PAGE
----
FAQs About Wills

Definitions of Common Terms in Wills

by Rania Combs

Lawyers use a lot of words when talking about wills, assuming that everyone knows their meaning.

But I realized early on that many people outside the legal community don’t understand what we’re talking about. Below are some words lawyers use when talking about Wills, defined in plain English.

  1. Testate: Dying testate means dying having made a valid Will. Wills allow you to direct how and two whom your property will be distributed after you die.
  2. Intestate: Dying intestate means dying without having a valid Will. If you die intestate, a statutory formula will dictate who will receive your property.
  3. Intestacy statutes: Intestacy statutes are state laws that dictate how to distribute the assets of a person who dies intestate. The intestacy statutes are inflexible and do not take into account your unique wishes or circumstances. Rather, they are the legislature’s best guess about how a person would distribute their assets if they had made a Will.
  4. Testator: A testator is a man who makes a will. Sometimes a woman who signs a Will is referred to as a testatrix.
  5. Will: A will is a legal document that contains instructions about how and to whom your property will be distributed after you die. Typically, Wills also name a guardian for minor children. Additionally, they appoint an executor to administer the estate in accordance with the testator’s last wishes.
  6. Codicil: A codicil is a supplement or amendment to an existing Will. A testator must execute a codicil with all the formalities of the Will itself.
  7. Attested will: An attested Will is a Will not written completely in the handwriting of the testator. To be valid, a testator must sign the Will, or direct another person to sign it in the testator’s presence. Additionally, at least two credible witnesses over the age of 14 must sign the Will in the testator’s presence.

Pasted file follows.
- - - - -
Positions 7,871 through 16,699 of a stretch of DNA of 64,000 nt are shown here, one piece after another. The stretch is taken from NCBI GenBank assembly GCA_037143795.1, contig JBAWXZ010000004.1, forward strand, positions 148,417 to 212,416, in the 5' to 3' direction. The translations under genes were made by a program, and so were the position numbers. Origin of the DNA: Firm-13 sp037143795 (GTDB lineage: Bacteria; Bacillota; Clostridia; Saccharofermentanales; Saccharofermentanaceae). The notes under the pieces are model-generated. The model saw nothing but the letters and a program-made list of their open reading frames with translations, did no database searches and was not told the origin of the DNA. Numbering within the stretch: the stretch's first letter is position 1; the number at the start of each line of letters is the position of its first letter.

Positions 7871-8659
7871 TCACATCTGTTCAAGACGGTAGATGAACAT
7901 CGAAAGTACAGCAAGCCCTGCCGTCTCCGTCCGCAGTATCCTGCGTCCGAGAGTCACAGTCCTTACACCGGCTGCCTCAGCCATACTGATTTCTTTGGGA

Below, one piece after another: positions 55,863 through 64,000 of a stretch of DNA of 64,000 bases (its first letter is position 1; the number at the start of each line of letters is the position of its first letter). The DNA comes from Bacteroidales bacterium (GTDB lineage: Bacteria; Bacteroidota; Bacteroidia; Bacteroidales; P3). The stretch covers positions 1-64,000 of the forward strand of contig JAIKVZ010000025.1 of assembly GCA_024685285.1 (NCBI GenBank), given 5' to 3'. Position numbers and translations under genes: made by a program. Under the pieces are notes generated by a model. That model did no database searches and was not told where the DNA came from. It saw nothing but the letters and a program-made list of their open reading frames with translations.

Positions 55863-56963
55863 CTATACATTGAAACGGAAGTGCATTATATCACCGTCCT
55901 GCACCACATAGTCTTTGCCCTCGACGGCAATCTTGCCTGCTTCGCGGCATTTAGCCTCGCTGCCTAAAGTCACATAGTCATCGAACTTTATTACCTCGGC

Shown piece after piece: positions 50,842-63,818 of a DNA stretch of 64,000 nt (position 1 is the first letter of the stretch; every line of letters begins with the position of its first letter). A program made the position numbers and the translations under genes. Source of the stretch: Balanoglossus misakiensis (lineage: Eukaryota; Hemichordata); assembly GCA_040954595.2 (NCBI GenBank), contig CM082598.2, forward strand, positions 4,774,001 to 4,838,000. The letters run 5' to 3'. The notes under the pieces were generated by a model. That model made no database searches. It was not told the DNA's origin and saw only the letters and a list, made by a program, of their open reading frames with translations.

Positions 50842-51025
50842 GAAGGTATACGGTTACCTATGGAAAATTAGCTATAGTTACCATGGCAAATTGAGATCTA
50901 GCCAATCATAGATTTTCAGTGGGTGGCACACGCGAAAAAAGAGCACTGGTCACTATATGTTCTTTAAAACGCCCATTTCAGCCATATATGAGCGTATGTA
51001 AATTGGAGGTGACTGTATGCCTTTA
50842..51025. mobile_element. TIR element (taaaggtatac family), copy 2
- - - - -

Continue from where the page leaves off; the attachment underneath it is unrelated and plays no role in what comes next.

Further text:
8. Holographic will: A holographic will is a Will that is completely in the handwriting of the testator or testatrix. There is no requirement that witnesses or a notary sign the document.
  9. Bequest: A bequest is a gift of specific property in a Will. A testator who makes a specific gift is sometimes said to have bequeathed the property or made a bequest.
  10. Testamentary Trust: A testamentary trust is a type of trust created in a Will. Testamentary trusts do not come to existence until after a testator dies.
  11. Decedent: A decedent is someone who has died.
  12. Administrator: A personal representative the probate court appoints to administer an estate when someone dies intestate.
  13. Executor: An executor is a person a testator selects to administer the estate in accordance with the Testator’s Will. A female executor is sometimes referred to as an Executrix.
  14. Heir: An heir is a person who will inherit your property if you die without a Will.
  15. Beneficiary: A beneficiary is a person or entity eligible to receive benefits under the Will
  16. Probate: Probate is the legal process of proving the validity of a will. Probate also refers to the process of administering a decedent’s estate.
  17. Non-Probate assets: Assets that do not have to pass through probate, such as life insurance policies, pension plans, 401(k) plans, IRA’s, joint bank accounts, payable-on-death accounts, and property owned as joint tenants with right of survivorship.

This article was originally published on December 11, 2009 and updated on April 29, 2021.

About Rania

Rania graduated magna cum laude from South Texas College of Law Houston and is the founder of Rania Combs Law, PLLC. She has been licensed to practice law since 1994 and enjoys helping clients in Texas and North Carolina create estate plans that give them peace of mind.

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